Trump declares all Daesh-held territory eliminated in Syria but SDF continue fighting

Fighters from the Syrian Democratic Forces (SDF) hold walkie-talkies in the village of Baghouz, Daesh's last holdout, which the US said has now been eliminated. (Reuters)
Updated 24 March 2019
0

Trump declares all Daesh-held territory eliminated in Syria but SDF continue fighting

BAGHOUZ, Syria: Daesh militants in eastern Syria still held out late on Friday, the US-backed militia besieging them said, after US President Donald Trump said the extremist group had lost its last scrap of territory.
“Heavy fighting continues around mount Baghouz right now to finish off whatever remains of Daesh,” said Mustafa Bali, head of the Syrian Democratic Forces (SDF) media office on Twitter.
Trump showed a before-and-after map to reporters to demonstrate the extent of jihadist losses during his presidency. He has said several times in recent weeks that Daesh had lost all its land even though fierce battles persisted.
Two hours before Trump gave a statement declaring the group’s territorial rule over, a Reuters journalist heard two air strikes and saw smoke at Baghouz, where Daesh fighters have been waging a last stand.
Daesh’s loss of Baghouz ends its grip over populated territory in the third of Iraq and Syria it once ruled, but the group remains a threat with fighters operating in cities and remote areas elsewhere and able to mount insurgent attacks.
A US-led coalition has helped the SDF drive Daesh from swathes of northeastern Syria and down the Euphrates since 2015 with air strikes and special forces assistance.

An array of local and international forces — some of them sworn enemies of each other — have conducted different campaigns against Daesh during that period, inflicting major defeats on it in 2017 with the capture of Mosul and Raqqa.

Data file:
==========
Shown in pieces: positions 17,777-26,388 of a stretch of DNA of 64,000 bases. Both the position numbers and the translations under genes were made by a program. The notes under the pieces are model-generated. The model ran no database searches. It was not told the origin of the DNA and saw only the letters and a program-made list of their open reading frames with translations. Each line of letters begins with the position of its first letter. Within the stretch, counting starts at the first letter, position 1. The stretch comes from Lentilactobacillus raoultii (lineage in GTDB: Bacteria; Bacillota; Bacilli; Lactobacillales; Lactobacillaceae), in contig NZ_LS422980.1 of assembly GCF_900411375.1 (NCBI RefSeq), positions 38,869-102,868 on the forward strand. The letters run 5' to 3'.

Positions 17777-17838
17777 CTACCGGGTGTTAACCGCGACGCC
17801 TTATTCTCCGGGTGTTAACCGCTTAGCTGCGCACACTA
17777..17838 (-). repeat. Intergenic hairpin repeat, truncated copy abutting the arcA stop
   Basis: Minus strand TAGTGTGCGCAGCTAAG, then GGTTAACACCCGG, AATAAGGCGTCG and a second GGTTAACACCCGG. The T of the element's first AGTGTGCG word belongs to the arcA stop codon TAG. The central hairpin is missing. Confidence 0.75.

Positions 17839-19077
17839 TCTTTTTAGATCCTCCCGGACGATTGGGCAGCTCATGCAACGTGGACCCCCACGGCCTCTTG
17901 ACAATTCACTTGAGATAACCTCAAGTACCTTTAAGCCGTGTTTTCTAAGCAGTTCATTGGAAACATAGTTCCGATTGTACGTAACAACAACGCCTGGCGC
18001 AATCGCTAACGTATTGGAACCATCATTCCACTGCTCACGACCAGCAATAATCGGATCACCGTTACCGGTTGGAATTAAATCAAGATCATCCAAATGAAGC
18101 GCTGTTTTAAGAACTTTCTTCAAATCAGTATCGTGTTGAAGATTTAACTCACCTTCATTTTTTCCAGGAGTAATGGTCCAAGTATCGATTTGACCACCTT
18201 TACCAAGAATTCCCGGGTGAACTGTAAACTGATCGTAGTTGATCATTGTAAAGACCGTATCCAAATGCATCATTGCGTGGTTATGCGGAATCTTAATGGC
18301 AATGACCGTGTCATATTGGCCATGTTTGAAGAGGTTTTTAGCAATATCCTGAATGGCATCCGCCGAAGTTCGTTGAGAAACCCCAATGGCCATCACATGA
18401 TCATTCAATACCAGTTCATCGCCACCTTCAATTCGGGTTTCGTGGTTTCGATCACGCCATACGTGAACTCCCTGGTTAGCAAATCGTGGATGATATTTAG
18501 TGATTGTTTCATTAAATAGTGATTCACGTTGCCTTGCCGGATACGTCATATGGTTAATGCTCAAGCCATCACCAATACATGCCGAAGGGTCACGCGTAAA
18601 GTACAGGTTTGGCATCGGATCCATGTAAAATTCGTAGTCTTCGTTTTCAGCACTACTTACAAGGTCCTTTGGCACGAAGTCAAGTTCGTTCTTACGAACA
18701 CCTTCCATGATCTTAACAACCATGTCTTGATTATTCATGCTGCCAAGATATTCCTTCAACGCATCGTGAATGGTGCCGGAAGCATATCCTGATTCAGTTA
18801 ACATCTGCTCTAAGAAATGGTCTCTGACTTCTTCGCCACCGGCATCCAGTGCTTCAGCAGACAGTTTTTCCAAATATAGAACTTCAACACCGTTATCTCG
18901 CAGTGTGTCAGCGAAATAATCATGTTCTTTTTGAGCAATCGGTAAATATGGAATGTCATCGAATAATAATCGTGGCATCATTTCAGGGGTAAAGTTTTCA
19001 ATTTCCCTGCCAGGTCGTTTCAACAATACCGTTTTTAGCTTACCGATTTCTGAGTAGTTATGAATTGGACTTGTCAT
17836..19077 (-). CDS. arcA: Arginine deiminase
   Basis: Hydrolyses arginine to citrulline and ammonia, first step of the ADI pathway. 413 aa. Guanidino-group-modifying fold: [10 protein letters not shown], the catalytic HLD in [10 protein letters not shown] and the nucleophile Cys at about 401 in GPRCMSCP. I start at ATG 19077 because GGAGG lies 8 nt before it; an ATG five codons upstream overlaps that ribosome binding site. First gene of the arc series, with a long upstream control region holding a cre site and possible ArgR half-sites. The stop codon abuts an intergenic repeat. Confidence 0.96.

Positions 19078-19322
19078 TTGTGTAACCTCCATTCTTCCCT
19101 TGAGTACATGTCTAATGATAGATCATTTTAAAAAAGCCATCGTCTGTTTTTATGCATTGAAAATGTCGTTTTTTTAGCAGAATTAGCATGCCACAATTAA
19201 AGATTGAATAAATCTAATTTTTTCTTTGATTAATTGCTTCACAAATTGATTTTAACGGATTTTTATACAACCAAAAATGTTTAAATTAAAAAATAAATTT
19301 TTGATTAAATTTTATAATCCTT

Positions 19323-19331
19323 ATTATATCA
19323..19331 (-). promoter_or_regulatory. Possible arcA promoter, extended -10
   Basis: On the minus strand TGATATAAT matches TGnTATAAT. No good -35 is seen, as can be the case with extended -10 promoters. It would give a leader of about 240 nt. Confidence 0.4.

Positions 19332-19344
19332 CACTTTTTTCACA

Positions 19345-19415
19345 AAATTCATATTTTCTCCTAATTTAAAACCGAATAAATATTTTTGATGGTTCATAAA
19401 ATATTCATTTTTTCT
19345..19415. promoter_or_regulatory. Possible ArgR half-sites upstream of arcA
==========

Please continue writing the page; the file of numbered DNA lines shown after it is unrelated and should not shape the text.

The Syrian Ambassador to the UN Bashar Ja’afari told reporters that Daesh was not yet finished in Syria, but that it was the Damascus government backed by Russia and Iran that was genuinely battling it, not the United States.
Some Daesh fighters remain holed up in the central Syrian desert, an area entirely surrounded by the Syrian army.
“Here’s Daesh on Election Day. And here’s Daesh right now,” Trump said, using the acronym for the group, as he displayed the map with the ‘before’ portion full of red dots and the after map empty.
“You guys can have the map. Congratulations,” Trump said. “I think it’s about time.” The president has previously displayed a map illustrating the diminution of Daesh.
Although he said the “before” map showed Daesh’s presence at his election in 2016, the version given to reporters showed it was dated 2014, when the group’s territorial control was at its peak. US-backed forces in Syria and Iraq captured extensive stretches of that territory before Trump’s election.
The SDF has been battling for weeks to defeat Daesh in Baghouz on the Euphrates riverside at the Iraqi border. This week it announced it had captured a jihadist encampment that represented most of the remaining enclave.
The last small groups of jihadist fighters had been pushed onto a sliver of the riverbank and the cliffs nearby said the SDF, which holds the area at the top of the cliffs.
Bali told Reuters earlier on Friday that SDF fighters had clashed overnight with militants in more than two positions where they were refusing to surrender.
The jihadists were holed up in what appeared to be caves in a rocky shelf overlooking Baghouz and in trenches by the river, he said. “Our forces are trying to force them to surrender, but so far the clashes are continuing.”
Over the past two months, more than 60,000 people have flooded out of the dwindling pocket on the Euphrates around Baghouz, about half of them civilians including some Daesh captives, the SDF has said.